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    Tuesday, November 28, 2023

    New London settles discrimination suit by police officer

    New London ― The city has signed off on an agreement with police Lt. Cornelius Rodgers, awarding the veteran Black officer $570,000, purging his disciplinary records and agreeing to diversity training to settle a federal racial discrimination lawsuit.

    Rodgers, who has worked for the city since 2003, filed the suit in 2021 when he was a sergeant, alleging a pattern of systemic racial discrimination spanning a career with the department during which he was the subject of more than two-dozen internal investigations and multiple suspensions for on- and off-duty misconduct.

    The suit was filed in the wake of a 20-day suspension levied against Rodgers after an internal investigation determined his use of force was unjustified when he punched a handcuffed prisoner in 2019. Rodgers claimed the incident was self-defense and that the prisoner was within reach of a knife, but also argued that the discipline he received through the years was harsher than his white counterparts at the department.

    Rodgers also alleged he was the subject of biased investigations by white supervisers and faced retaliation when he complained about his treatment, resulting in a hostile work environment

    The confidential settlement, obtained by The Day on Thursday through a Freedom of Information Act request, shows that Rodgers’ discipline for the 2019 use-of-force incident will be “set aside and cannot be (used) in consideration of any future discipline or promotional decisions.” A “last chance agreement,” in place in 2010 because of past disciplinary issues, including another suspension for Rodgers’ use of force, will be “sunsetted” as part of the settlement and “has no future force or effect.”

    The city has also agreed to place a letter in Rodgers’ file that “no disciplinary action taken against him between March 1, 2016 and December 31, 2022 can be used against him in any disciplinary or promotional action in the future ...”

    Rodgers, who filed the suit when he was a sergeant but has since been promoted, is also now eligible to take the next scheduled captain’s exam as long as he meets department requirements, according to the settlement.

    The city has also agreed to the following payments to Rodgers:

    – $50,000 in lost wages

    – $195,000 over four years for “non-economic compensatory damages on alleged emotional distress, loss of enjoyment of life’s activities and harm to reputation.”

    – $287,984 for attorneys fees

    – $37,015 additional payment for non-economic compensatory damages

    Rodgers was represented by attorney Jacques Parenteau, who said in a statement he was pleased that Rodgers and the city reached this agreement “in a way that reflects a commitment to diversity and equity.”

    Part of the agreement includes a pledge by the city to create a training program to address implicit bias, diversity and inclusion in the workplace and policing. With the local union consent, there will also be a $3,000 training fund set up to be used by lieutenants and captains for “best police practices” training.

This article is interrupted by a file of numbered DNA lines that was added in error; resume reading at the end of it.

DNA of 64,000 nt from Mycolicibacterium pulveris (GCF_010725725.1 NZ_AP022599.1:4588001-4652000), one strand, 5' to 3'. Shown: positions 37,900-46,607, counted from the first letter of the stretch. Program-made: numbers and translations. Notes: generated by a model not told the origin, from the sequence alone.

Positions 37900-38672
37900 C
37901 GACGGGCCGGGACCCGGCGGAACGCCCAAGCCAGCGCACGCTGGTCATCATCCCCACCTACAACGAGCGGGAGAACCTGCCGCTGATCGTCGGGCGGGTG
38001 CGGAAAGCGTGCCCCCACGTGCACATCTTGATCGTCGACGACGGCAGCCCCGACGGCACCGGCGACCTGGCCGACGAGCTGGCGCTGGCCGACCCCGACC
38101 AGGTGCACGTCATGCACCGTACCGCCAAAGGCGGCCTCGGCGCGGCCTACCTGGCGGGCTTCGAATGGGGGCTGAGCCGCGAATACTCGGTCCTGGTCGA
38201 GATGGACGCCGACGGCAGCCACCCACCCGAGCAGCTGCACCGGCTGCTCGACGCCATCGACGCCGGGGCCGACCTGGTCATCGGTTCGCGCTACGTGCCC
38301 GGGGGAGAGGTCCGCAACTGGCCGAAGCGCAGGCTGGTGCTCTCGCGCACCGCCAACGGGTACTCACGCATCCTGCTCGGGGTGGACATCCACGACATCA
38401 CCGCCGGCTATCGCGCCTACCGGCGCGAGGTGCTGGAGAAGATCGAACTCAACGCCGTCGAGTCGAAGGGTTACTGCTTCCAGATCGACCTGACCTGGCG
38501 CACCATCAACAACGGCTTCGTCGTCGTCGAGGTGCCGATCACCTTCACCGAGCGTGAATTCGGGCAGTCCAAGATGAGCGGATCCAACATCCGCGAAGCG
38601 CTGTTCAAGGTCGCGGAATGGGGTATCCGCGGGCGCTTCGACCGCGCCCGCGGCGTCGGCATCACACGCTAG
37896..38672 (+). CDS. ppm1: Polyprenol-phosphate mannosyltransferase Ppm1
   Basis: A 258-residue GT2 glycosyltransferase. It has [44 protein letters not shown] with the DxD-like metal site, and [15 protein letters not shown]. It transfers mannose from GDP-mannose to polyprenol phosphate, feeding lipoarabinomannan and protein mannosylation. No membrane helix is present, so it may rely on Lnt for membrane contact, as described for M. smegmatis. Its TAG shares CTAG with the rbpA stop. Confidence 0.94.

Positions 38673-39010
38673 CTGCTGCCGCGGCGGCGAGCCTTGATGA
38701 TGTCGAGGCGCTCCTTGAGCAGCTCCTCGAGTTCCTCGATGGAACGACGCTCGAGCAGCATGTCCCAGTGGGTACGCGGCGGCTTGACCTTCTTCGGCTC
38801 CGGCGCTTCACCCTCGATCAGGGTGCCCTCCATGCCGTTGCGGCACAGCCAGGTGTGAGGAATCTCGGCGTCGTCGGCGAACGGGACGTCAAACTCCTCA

“I would like to thank Mayor Michael Passero and his staff, including Chief Administrative Office Steven Fields and Chief of Police Brian Wright, for their efforts to bring about positive change for the City of New London and for recognizing Lt. Rodgers as a future leader in the New London Police Department,” Parenteau said.

    Rodgers and the city issues a joint statement with wording written into the settlement that states the two sides reached “an amicable resolution.”

    “While the agreement to resolve the lawsuit does not represent an admission by the City of wrongdoing and the City continues to deny that it treated Lieutenant Rodgers unlawfully, the resolution of this lawsuit and this agreement does present a wonderful opportunity for Lieutenant Rodgers to continue moving forward in his career as a successful member of the New London Police Department with a clean slate by setting aside the discipline he received in February of 2020 for use of excessive force,” the statement reads.

    “Lieutenant Rodgers is pleased to be able to put this matter behind him with an agreement calling for positive changes, and the City looks forward to watching Lieutenant Rodgers’ continued success as a leader in the New London Police Department,” the statement reads.

    The City Council voted to approve a proposed settlement in June, but final details of the settlement were not agreed on until recently.

    Rodgers was honored by the department earlier this year for his efforts to rescue passengers in a vehicle struck by a oil tanker, pulling one man to safety as flames engulfed the Gold Star Memorial Bridge. Rodgers was off duty at the time of the April 21 crash.

    Rodgers, reached by phone, said it has been a “challenging chapter in my life.”

    “The ultimate purpose of the lawsuit was to force some change here and I believe the mayor and city administration have the same vision for this city and this department that I do,” Rodgers said. “I’m looking forward to a new chapter in the New London Police Department. For once in my 20 years I feel secure working here.”

    Rodgers thanks the New London NAACP, state Rep. Anthony Nolan, D-New London, and the National Association of Black Law Enforcement Officers for support.


    Editor’s note: An earlier version of this story had an inaccurate total for the settlement.

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